2014/07/49c84_singing_lessons_default

Beginners Cost-free Singing Lessons / How to Sing the Vowel E – Vocal Tip / Rock the Stage

http://www.rockthestagenyc.com – for far more free singing ideas. World renowned vocal coach Kevin Richards demonstrates the correct way to sing the really hard…

20 thoughts on “Beginners Cost-free Singing Lessons / How to Sing the Vowel E – Vocal Tip / Rock the Stage”

  1. @Tucktasticationister – the singer in the clip you reference is belting
    those high notes even better than Tom Petty does. Petty is a baritone and
    that guy is a tenor so his high notes have more clarity and power. The jaw
    has NOTHING to do with articulation of notes; all it does is open the space
    to allow the sound to resonate in the mouth. The lips again are minimal in
    diction, its mostly done in the throat. Teachers who say “do this over &
    over” simply can’t explain why an exercise works.

  2. Thank you so much… That “E” vowel is my struggle right now. I have the
    mix but it’s light right now and I can sing all the other vowels… I
    constantly have to flip in falsetto when it comes to that vowel. Don’t get
    me wrong, I love your training videos.

  3. I took one voice lesson, and will take more but I made immediate progress
    with vocal fatige becase I was using poor posture and I was unconciously
    pushing out my adams apple. A good voice teacher can make a big difference
    because they can notice errors in technique that one may not be aware of.

  4. @TheSubwaysurfer – I spoke to a couple of ventriloquists about how they
    manipulate their throats to make clear speech without moving their mouth or
    lips. This was one exercise they showed me.

  5. approaching the “E” vowel sound as an “i” modifies the vowels too far away
    from “ee” sound. The vowel “ee” is actually “eh-ee” so you want to go for
    the open sound of “eh” to launch the sound outward then close with the “ee”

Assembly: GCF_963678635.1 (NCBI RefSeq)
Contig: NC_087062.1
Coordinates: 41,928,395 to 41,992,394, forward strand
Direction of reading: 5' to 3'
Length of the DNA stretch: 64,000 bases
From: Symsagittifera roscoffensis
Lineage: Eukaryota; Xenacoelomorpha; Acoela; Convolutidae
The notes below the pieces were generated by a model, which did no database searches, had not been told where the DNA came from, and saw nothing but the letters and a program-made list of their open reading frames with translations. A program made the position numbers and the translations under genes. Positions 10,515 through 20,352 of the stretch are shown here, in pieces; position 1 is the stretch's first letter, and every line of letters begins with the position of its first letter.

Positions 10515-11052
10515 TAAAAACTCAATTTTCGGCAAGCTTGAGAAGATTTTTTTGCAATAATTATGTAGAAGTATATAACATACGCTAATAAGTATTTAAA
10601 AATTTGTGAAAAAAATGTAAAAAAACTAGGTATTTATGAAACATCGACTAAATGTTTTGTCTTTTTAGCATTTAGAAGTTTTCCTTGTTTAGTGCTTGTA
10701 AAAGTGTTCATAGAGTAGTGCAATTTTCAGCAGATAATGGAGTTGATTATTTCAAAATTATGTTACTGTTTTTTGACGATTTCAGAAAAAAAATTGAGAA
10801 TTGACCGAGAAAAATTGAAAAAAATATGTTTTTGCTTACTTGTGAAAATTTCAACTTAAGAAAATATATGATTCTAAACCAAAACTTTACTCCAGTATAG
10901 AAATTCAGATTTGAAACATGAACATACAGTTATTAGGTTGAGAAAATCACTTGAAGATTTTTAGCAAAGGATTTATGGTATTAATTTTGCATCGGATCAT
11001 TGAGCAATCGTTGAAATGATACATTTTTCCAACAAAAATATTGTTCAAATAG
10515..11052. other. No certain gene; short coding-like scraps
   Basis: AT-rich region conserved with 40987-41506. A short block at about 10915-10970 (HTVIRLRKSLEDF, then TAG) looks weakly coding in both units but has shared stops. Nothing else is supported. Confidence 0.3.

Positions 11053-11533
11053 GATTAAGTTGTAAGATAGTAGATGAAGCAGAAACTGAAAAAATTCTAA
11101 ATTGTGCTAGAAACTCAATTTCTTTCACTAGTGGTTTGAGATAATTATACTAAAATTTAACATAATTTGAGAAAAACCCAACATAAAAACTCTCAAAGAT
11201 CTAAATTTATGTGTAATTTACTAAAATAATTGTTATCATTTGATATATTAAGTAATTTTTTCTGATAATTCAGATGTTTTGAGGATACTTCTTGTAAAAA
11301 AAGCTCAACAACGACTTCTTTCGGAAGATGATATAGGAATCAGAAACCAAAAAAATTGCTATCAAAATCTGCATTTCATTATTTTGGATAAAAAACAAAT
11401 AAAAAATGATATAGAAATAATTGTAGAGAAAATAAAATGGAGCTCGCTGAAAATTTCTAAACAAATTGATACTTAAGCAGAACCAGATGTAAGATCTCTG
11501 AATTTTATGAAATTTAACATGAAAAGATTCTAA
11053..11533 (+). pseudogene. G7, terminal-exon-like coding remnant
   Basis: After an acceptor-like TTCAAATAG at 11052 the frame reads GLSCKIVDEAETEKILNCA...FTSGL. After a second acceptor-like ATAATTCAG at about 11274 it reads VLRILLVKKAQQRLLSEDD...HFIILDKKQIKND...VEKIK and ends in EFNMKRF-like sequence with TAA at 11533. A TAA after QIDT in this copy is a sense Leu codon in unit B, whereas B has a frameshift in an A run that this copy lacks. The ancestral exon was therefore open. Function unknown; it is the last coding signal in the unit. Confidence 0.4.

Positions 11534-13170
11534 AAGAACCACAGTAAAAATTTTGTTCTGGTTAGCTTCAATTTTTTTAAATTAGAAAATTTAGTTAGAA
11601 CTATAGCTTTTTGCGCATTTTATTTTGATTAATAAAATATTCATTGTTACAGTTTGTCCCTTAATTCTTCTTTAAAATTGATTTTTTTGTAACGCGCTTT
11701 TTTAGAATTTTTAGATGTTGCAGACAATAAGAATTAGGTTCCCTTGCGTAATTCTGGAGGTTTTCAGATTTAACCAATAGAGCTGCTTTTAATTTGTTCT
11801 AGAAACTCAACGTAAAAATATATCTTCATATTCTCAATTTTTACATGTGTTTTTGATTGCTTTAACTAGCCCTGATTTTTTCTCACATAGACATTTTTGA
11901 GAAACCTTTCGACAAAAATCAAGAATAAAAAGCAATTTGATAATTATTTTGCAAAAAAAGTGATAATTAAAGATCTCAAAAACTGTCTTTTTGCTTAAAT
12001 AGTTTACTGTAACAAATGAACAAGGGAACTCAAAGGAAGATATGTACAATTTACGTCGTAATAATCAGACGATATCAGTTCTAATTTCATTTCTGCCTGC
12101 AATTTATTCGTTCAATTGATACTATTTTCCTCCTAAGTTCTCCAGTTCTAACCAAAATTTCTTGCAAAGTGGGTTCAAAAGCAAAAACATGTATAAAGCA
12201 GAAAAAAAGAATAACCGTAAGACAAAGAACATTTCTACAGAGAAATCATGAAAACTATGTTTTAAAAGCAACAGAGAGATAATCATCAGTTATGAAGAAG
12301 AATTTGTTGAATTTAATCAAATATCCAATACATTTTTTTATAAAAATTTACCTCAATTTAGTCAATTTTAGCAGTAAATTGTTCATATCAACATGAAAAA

sound. By using an open position to sing “ee” you are not closing the wide,
    acoustical space in your throat. Your “ee” will have a much more pure “ee”
    sound but won’t feel light or squeezed.

  6. The thing is, what front vowel comes out depends not so much on what shape
    your mouth takes as on how low your jaw is. Try a regular “aaaaah” and then
    start closing your jaws slowly WITHOUT trying to stretch your mouth –
    you’ll see how the sound goes from “aaaah” through “ehhhhhh” to “eeee”. You
    don’t have to stretch your mouth sidewise to get a proper “eee” while
    singing because you don’t have to do that in regular speech, either. Now,
    with back vowels (ooh-ohh-aaah) that’s different.

  7. @Po4to – this is what I’m saying – the shape of your mouth on the outside
    does very little to determine the sound of your vowels. Its more of an
    internal shaping with the tongue, throat and soft palate. Using external
    facial muscles is just extra muscle movement. You mouth should just be
    dropped open and the jaw slightly hinged back.

  8. Sorry for the typos, but I guess you got my meaning. I’m experimenting with
    this E sound thing, without doing that “thing” with my mouth and teeth
    showing, and it’s hard work! The ventriloquist thing is a brilliant idea
    for getting rid of that habit and gaining control.

  9. Hey. Whenever I start singing after a couple of days the back of my throat
    begins to itch and hurt. I felt in my throat and found the culprit. It’s a
    swollen dot of some sort that itches/hurts whenever I touch it. I also have
    itchy ears. This cycle happens every time I try to sing even though I sound
    quite decent. The pain/itching has always been mostly located on the left
    side of my throat. What could this dot be? Eventually I’ll end up with
    flu-like symptoms where I feel extremely exhausted.

  10. I have a theory on why ee is so hard to sing for some people. I have read
    E.H.Caesari´s book “The science and sensations of vocal tone” where he
    shows how different vowels resonates on the hard palate.There he explaines
    that the ee vowel resonates in the middle of the hard palate, further back
    then the open vowels like (a) as in hard and (u) as in good. I think a
    common mistake by singers is to try to force the ee vowel forward. Which
    can make the throat very tight.

  11. 1:13 the best G4 I’ve ever heard in my entire life. I bought your program
    because of that hoping that I’ll be able to produce that tone as well!

  12. @TheSubwaysurfer – customer service is crucial to maintaining a good
    reputation. I actually care and want people to succeed in being better
    singers.

  13. @AlexGraftonMusic – yes you have to lighten the breath support pressure on
    the vocal cords. This allows you to sing at a lower volume but maintain
    tone quality. Look for my video on “transcending tone”.

  14. I do this method as well. But there was another vocal teacher on youtube,
    can’t remember who, who said you can sing the “eee” vowel as an “i” as in
    “it” or “ick”. So, you’d sing “me” like “mi”. Is this a good tactic in your
    book, Kevin?

  15. @RocktheStageNYC That is what I had thought but wanted to make sure from a
    vocal teacher that knows their stuff. Thank you for sharing your knowledge
    on all of this. You rock!

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